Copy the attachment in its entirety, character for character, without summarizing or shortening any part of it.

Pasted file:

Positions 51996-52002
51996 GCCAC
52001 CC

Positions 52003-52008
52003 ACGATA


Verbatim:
Positions 51996-52002
51996 GCCAC
52001 CC

Positions 52003-52008
52003 ACGATA